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Mutable/Immutable/View pattern example in Kotlin

I’ve recently learned about this pattern from this article. I’ve found it extremely useful for my own personal projects because I don’t have to create separate immutable/mutable classes. The read logic is shared amongst immutable/mutable classes so I don’t need to copy and paste them.

I’ve also extended it to also provide a

View

of the data. Which is basically a read only wrapper around mutable data. Here’s an example:


package models import java.util.* /** * Represents the discard pile in Mahjong. */ sealed class DiscardPile(protected val tiles: Stack<Tile>) { init { // Push an initial tile so that there's always a tile. tiles.push(Tile.NONE) } fun peekRecentlyDiscardedTile(): Tile { val discardedTile = tiles.peek()!! require(discardedTile != Tile.NONE) return discardedTile } fun getTiles(): List<Tile> { return tiles.filter { it != Tile.NONE }.toList() } fun makeString(): String { return tiles.filter { it != Tile.NONE }.windowed(15, step = 15, partialWindows = true) .joinToString(separator = "n") { it.joinToString() } } fun print() { println(makeString()) } protected fun tilesCopy(): Stack<Tile> { val stackCopy = Stack<Tile>() stackCopy.addAll(tiles) return stackCopy } class Mutable(tiles: Stack<Tile>? = null) : DiscardPile(tiles ?: Stack<Tile>()) { fun takeRecentlyDiscardedTile(): Tile { val discardedTile = tiles.pop()!! require(discardedTile != Tile.NONE) return discardedTile } fun accept(tile: Tile) { require(tile != Tile.NONE) require(!tile.isFlowerTile()) tiles.push(tile) } fun immutable(): Immutable { return Immutable(tilesCopy()) } fun view(): View { return View(tiles) } } class Immutable(tiles: Stack<Tile>? = null) : DiscardPile(tiles ?: Stack<Tile>()) { fun mutable(): Mutable { return Mutable(tilesCopy()) } } class View(tiles: Stack<Tile>? = null) : DiscardPile(tiles ?: Stack<Tile>()) { fun mutable(): Mutable { return Mutable(tiles) } } } fun main() { val discardPileMutable = DiscardPile.Mutable() discardPileMutable.accept(Tile.CIRCLE.ONE) val discardPileImmutable = discardPileMutable.immutable() val discardPileView = discardPileMutable.view() println("First calls") discardPileMutable.print() discardPileImmutable.print() discardPileView.print() discardPileMutable.accept(Tile.CIRCLE.TWO) println("Second calls") discardPileMutable.print() discardPileImmutable.print() discardPileView.print() }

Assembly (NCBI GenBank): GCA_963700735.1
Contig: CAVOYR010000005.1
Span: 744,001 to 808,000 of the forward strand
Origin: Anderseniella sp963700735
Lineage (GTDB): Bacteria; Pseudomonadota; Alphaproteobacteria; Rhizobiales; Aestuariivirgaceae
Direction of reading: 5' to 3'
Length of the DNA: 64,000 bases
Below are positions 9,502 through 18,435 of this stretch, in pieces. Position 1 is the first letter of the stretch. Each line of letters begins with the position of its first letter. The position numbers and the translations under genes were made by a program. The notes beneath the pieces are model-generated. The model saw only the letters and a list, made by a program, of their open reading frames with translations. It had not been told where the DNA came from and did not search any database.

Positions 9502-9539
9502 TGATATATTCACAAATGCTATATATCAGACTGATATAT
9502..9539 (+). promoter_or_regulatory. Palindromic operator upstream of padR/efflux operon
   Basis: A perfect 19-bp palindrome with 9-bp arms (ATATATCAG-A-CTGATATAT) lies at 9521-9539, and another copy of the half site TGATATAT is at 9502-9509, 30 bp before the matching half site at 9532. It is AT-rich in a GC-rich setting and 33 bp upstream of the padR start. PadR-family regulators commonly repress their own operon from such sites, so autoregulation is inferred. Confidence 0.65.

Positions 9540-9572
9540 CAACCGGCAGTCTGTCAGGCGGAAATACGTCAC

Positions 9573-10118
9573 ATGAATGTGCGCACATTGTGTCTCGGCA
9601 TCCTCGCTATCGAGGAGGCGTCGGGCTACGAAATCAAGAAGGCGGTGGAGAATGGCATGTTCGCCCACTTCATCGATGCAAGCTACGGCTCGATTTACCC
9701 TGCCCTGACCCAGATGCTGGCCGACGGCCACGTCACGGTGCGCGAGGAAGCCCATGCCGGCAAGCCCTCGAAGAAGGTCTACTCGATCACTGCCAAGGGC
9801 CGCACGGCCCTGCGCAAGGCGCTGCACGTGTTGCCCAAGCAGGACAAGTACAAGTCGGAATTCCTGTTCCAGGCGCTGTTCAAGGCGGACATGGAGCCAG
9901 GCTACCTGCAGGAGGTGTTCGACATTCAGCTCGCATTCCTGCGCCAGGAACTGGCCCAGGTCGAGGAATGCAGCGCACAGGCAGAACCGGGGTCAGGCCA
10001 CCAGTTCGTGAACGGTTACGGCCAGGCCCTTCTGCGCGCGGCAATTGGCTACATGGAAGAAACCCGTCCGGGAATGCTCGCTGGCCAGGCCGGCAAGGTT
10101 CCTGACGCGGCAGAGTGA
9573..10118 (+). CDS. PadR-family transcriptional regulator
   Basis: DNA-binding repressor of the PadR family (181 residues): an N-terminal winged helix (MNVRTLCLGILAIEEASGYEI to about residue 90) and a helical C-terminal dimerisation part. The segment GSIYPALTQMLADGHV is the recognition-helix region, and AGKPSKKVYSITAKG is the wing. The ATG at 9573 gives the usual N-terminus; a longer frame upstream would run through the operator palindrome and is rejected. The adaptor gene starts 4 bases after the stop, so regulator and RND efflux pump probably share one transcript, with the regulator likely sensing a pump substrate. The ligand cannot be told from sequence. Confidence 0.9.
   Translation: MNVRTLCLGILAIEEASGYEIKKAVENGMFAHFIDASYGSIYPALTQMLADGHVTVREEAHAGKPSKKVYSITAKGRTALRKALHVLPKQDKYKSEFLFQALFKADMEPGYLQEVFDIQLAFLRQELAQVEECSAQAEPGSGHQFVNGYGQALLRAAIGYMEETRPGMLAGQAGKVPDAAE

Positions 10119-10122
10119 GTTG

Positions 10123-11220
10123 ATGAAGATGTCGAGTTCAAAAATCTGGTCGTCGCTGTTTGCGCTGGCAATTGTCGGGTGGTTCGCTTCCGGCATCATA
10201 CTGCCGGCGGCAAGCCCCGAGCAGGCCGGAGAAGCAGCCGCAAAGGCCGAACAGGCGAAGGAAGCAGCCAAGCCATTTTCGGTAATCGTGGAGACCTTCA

Output:


First calls Ci1 Ci1 Ci1 Second calls Ci1, Ci2 Ci1 Ci1, Ci2 Process finished with exit code 0

Notes:

  • The caller doesn’t have access to the
    tiles

    field since it’s protected.

  • Methods that mutate the underlying data are only found under the
    Mutable

    class.

  • There are methods for converting between Immutable <-> Mutable <-> View classes.
  • The Immutable class is a deep copy of the original data. So changes to the original data doesn’t affect this class.

I would like to give props/credit to the author of that article for helping me learn this pattern. I hope y’all find it useful as well.

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